Kentucky state lawmakers have begun reviewing Governor Steve Beshear’s $20 billion budget proposal.
State Budget Director Jane Driskell briefed lawmakers on the House Appropriations and Revenue Committee Tuesday on aspects of the budget. It includes a 5% cut for most state agencies, and includes the state's highest ever ratio of money being borrowed to money coming in.
Louisville Representative Jim Wayne isn't entirely pleased with the plan. He questions a provision that effectively takes money from licensing agencies in order to fund priorities in the budget.
From barbers to doctors, blue and white-collar professionals in Kentucky must pay licensure fees in order to practice their given trade. Those fees then go back into funding and staffing the licensing board.
“They should be immune from the General Fund," said Wayne. "And what the governor’s done is, at the end of the year when there’s a surplus in any of those funds, he’s gone in and basically vacuumed out all that money and put it over here in the General Fund because we don’t have enough recurring revenue coming in over here to sustain the budget. So he’s basically suspending the laws prohibiting him from doing that.”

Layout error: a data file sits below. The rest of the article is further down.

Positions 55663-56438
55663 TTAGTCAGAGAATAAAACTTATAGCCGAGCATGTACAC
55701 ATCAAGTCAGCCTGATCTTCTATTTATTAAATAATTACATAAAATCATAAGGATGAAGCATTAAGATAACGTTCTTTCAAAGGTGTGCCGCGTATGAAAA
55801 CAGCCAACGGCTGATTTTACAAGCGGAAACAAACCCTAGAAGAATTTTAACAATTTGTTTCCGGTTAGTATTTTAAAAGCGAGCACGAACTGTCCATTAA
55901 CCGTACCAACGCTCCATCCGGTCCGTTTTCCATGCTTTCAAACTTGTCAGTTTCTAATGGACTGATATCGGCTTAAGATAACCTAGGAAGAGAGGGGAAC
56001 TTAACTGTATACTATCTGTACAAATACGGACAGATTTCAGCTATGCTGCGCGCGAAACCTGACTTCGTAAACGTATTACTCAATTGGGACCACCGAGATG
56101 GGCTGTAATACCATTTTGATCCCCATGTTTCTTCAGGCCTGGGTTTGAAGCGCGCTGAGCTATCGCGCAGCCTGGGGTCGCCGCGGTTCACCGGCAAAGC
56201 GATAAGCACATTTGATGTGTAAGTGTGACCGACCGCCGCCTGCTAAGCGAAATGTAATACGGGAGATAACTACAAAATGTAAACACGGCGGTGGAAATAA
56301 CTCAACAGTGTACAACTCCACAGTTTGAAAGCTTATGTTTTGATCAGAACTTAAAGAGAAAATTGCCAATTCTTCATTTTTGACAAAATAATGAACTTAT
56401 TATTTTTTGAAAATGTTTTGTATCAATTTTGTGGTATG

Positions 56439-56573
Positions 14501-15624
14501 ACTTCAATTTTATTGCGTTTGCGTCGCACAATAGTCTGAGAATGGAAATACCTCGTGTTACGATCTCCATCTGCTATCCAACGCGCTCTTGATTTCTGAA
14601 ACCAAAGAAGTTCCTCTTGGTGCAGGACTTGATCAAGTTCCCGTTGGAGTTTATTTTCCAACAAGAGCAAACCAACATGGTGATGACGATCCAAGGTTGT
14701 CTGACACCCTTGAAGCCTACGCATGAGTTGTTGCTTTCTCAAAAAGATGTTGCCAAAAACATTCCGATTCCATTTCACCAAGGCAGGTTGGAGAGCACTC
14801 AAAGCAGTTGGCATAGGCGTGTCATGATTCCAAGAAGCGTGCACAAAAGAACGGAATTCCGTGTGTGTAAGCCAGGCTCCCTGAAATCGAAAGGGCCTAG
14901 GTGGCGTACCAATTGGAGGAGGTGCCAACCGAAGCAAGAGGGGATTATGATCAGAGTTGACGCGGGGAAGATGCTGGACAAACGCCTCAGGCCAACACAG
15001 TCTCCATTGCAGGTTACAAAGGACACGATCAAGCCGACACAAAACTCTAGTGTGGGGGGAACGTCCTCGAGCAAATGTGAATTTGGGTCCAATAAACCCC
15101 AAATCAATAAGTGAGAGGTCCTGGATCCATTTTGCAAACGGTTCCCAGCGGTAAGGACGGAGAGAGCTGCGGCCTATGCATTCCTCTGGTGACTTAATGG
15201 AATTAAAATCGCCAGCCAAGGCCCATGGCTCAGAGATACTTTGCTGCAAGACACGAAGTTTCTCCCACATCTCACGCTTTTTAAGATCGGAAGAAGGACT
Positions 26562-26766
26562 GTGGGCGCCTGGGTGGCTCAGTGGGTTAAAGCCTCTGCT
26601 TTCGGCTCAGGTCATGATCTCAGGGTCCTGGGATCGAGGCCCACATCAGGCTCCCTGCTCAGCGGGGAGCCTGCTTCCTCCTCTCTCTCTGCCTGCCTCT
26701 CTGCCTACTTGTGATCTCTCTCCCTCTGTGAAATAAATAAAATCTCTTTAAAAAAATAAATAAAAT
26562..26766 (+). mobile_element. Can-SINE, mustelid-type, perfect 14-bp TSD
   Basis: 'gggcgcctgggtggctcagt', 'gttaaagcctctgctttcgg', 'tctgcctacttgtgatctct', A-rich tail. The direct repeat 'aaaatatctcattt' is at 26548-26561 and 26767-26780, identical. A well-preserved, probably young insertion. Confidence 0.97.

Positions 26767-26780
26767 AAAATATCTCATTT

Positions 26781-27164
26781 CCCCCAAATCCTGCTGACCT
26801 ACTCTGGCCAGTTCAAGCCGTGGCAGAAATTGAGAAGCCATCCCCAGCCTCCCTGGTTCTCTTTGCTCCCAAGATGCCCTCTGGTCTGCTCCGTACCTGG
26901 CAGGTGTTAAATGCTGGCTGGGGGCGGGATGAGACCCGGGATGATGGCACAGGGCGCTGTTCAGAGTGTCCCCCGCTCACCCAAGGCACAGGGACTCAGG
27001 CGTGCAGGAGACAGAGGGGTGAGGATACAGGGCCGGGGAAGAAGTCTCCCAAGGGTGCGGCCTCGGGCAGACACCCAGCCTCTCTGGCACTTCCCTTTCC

Wayne calls that robbery.
“It puts the boards and commissions in a position where they have to raise the rates on people who are being regulated by their boards and commissions. So, if they don’t have the money to sustain them because it’s been robbed by the governor, they have to go back and then tax, in essence.”
Wayne says the practice has become so commonplace, it’s become a “new normal.”
Beshear wants to transfer over $370 million from licensing boards to the General Fund.